We decided to forego the unpredictability of getting in juried art fairs and instead opt for making garden sculpture to show in other venues where we wouldn’t have to deal with the politics.  We hired a studio assistant, invested in lots of new tools and began designing new work in a new material for us–concrete.  The designs were very Asian inspired, with a contemporary twist.  Not a single piece ever got finished……yet.

I ended up panicking and selling our stocks for fear the market would go even lower, so we took a considerable loss.  Then we wasted $9000 hiring an art rep from California.  We made it very clear on the phone and in writing what we wanted her to do for us, but she ignored that and cashed our checks each month.  We were forced to give up that venture and let our studio assistant go.

While sitting in the heat at the Ann Arbor Original show in 2011 showing Robin’s metal work to a non-existent audience, I suggested to him that we collaborate on a whole new body of work and I showed him some sketches.  He liked the idea I suggested, which was to use his minimal designs, my lush color and textures on wood. The idea was to create a body of work that we could sell at the art fairs that was lighter weight and so easier for us to exhibit and that would be in a more affordable price range. We decided to name this new collaboration TWITCH! –definition, a rapid movement.  Robin took a workshop and then began experimenting with enameling which he added to our designs.  The red orb on this piece is the enamel on copper.  red spirals 2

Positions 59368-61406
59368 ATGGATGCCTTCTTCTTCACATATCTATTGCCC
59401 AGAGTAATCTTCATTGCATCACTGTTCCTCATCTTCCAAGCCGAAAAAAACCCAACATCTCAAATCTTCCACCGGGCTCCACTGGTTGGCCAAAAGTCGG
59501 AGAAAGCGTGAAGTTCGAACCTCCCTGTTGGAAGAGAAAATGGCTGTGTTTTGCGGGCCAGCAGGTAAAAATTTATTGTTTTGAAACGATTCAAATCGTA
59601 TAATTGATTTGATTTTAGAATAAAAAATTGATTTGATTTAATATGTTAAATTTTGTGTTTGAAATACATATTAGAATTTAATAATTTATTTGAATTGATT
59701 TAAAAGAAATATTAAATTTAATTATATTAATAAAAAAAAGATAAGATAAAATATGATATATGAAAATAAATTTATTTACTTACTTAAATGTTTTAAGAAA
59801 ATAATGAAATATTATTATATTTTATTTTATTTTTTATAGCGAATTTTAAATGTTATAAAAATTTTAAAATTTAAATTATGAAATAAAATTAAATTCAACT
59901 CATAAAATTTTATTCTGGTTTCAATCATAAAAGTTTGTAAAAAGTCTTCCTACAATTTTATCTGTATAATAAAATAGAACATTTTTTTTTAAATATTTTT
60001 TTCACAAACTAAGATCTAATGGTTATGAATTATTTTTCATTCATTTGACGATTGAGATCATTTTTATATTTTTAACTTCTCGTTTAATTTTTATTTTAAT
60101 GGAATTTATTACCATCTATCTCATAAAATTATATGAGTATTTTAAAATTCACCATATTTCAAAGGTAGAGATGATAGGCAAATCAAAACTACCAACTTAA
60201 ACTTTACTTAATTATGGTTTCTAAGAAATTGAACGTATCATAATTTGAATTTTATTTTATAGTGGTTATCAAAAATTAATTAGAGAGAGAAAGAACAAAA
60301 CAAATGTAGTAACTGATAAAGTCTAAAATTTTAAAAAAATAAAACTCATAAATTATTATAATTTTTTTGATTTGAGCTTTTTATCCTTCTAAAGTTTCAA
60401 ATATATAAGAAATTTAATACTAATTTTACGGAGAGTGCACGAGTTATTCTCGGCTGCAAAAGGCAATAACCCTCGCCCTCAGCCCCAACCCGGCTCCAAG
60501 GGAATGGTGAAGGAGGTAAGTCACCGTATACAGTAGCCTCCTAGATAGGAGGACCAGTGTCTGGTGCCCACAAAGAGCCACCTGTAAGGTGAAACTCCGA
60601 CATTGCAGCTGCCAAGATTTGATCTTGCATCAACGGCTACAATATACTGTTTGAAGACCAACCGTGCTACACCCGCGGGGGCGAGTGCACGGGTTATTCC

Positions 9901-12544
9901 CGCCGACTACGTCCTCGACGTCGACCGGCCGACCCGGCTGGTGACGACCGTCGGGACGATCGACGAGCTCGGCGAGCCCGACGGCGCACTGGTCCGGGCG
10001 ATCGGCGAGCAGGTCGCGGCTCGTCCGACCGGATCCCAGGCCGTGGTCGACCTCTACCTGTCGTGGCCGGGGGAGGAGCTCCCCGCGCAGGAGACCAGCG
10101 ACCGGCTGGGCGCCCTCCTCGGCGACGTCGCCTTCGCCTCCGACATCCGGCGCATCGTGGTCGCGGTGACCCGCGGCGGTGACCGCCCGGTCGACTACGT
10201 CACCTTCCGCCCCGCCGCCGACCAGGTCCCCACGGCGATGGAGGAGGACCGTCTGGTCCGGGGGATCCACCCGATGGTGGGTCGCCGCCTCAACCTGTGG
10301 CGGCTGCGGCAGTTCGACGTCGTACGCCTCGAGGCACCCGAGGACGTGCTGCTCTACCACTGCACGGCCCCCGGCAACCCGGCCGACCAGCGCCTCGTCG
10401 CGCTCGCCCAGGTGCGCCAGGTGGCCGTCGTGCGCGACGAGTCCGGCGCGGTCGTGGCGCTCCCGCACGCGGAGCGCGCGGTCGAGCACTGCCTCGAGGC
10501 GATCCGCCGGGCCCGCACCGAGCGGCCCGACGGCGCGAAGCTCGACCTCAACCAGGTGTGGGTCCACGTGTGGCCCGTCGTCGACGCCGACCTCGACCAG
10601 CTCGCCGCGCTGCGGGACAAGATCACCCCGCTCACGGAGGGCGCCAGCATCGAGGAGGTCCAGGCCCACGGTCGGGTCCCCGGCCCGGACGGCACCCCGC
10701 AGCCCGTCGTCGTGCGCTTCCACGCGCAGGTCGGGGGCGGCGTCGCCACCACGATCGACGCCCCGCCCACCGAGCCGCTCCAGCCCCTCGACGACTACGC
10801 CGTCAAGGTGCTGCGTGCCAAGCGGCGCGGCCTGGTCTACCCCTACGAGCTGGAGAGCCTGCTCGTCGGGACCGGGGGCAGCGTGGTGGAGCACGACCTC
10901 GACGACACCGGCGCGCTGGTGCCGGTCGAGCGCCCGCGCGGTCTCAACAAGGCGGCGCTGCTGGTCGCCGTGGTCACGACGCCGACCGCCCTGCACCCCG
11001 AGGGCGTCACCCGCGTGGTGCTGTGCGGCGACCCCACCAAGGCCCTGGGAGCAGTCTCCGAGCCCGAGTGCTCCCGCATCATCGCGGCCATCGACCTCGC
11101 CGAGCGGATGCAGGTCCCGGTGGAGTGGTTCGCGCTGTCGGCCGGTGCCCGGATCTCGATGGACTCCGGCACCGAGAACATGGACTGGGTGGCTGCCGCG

These designs are all about meditation, balance and tranquility, which we need in our life and nevermore than at that time.

What became problematic was that the expenses for doing the shows continued to increase, attendance went way down at virtually all shows, the public purchased a whole lot less because of their fears of the economy and in order to compete we had to keep our prices so low that we needed to do production work to be viable.  And therein lies a big problem, because Robin and I have never really had the temperament for large-scale production work, preferring to work in one-of-a-kind originals.  If we were staying at home to market our work we could lower our prices. Having always depended on the art fairs for sales, it’s hard to make that switch.